Meter Temperature Test

Another factor that could affect a moisture meter’s accuracy is the temperature of the meter itself. The rationale behind the Meter Temperature Test is to determine each meter’s sensitivity to changes in meter temperature.

In other words, if a meter is sensitive to meter temperature, will it require the user to correct for it?

And, if the user needs to correct his meter but doesn’t, how much will it affect accuracy? Higher-end manufacturers normally have a Temperature Correction chart that allows a user to compensate for fluctuations in meter temperature.

Real-World Scenarios

Unfortunately, most people who use moisture meters are not aware of their meter’s limitations and how those limitations affect meter performance.

Consider the user who leaves his meter in his garage or truck in the summertime, where the temperature could get up to 100° F. If he brings his hot meter inside to an air conditioned environment for either a woodworking or flooring project, he may need to wait an hour or more to allow the meter temperature to cool off to room temperature.

Should he begin to use his meter immediately, the temperature differential between the meter and the room could result in readings significantly inaccurate. A similar scenario could occur in winter time, where the cold lowers the meter’s temperature.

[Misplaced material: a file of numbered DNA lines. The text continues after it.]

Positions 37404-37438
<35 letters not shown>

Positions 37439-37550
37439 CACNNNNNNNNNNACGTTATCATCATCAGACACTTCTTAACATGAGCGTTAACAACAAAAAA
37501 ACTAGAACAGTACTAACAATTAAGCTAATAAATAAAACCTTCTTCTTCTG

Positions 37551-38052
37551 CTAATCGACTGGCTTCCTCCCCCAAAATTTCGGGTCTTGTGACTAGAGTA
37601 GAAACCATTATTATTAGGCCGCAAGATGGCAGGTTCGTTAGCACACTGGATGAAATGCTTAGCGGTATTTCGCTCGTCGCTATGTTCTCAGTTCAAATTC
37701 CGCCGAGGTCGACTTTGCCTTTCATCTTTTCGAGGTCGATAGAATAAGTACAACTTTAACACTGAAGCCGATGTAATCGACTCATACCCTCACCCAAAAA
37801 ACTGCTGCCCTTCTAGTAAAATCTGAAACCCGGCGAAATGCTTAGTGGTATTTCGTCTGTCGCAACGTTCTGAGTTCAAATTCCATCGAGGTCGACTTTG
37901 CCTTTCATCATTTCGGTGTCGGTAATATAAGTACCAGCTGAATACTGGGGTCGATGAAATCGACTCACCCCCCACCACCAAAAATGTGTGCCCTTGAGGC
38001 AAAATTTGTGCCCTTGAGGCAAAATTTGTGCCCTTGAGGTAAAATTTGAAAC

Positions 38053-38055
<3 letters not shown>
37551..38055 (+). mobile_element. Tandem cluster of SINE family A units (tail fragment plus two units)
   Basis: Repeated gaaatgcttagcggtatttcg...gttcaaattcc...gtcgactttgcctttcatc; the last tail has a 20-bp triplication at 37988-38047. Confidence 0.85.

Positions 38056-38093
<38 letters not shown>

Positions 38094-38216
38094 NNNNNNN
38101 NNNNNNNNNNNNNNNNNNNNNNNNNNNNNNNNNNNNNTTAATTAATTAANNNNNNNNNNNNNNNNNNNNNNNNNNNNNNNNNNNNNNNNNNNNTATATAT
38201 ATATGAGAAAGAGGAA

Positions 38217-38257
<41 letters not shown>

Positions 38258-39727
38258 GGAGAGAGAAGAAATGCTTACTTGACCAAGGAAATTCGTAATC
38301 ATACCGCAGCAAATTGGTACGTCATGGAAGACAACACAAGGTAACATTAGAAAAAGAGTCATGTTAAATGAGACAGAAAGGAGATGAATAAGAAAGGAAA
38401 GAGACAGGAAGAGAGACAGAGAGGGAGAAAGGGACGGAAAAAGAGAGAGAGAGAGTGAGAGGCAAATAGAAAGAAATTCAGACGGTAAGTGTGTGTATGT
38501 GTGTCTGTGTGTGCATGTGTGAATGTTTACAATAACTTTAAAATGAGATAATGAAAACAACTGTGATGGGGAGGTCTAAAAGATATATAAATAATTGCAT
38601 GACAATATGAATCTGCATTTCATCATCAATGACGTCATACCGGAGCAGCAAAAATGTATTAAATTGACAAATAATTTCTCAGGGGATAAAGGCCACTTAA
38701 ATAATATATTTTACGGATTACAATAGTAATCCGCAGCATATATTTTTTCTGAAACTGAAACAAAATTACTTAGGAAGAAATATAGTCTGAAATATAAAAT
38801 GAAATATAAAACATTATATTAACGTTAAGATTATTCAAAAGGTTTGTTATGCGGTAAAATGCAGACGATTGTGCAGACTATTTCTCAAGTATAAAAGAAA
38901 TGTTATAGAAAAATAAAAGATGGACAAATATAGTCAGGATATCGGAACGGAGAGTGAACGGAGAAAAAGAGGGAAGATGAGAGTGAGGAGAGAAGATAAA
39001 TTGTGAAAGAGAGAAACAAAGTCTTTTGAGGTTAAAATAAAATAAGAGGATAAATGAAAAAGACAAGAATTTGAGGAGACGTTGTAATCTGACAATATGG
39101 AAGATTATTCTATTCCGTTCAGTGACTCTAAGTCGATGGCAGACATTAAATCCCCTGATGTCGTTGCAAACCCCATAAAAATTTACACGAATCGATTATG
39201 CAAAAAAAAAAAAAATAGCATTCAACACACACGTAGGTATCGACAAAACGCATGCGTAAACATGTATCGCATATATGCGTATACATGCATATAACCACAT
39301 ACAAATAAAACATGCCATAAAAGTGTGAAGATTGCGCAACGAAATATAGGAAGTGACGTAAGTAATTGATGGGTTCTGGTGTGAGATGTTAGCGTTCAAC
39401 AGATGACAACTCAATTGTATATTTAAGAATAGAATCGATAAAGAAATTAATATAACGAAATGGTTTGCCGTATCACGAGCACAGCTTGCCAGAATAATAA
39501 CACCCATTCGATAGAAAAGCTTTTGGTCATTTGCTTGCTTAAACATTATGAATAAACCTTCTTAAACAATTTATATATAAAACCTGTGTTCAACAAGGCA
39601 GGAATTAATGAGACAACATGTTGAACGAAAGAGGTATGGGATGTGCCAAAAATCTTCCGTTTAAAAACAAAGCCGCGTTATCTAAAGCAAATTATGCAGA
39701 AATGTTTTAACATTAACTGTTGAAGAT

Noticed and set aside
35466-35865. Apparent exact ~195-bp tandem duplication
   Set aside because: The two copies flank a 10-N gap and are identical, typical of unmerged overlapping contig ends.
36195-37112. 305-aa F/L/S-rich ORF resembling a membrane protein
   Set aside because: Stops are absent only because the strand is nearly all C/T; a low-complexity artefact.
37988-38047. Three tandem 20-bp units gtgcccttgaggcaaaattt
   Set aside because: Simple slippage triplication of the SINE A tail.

Meter temperature normally affects pin meters more than pinless meters. It’s important for users to understand that they may need to adjust their meters to compensate for high or low meter temperatures.

Although the higher-end meters normally have a Temperature Correction chart that takes into account meter temperature differentials, they are often difficult to read quickly. For that reason, it’s probably safe to assume that many people just skip this step.

Moisture Meter Temperature Test Procedures

  1. Take three pieces of Doug fir, one piece between (5%-10%), one piece between (11%-20%), and one piece (greater than 20%).
  2. With each meter, take a reading of each of these pieces at room temperature and record both the meter reading of the wood and the meter temperature.
  3. Put the meters in the refrigerator for one hour.
  4. Record the meter temperature and take a reading of the first piece of wood with each meter, and for pinless meters, take a reading with the meter in the air. Record.
  5. Repeat step 4 with each piece of wood.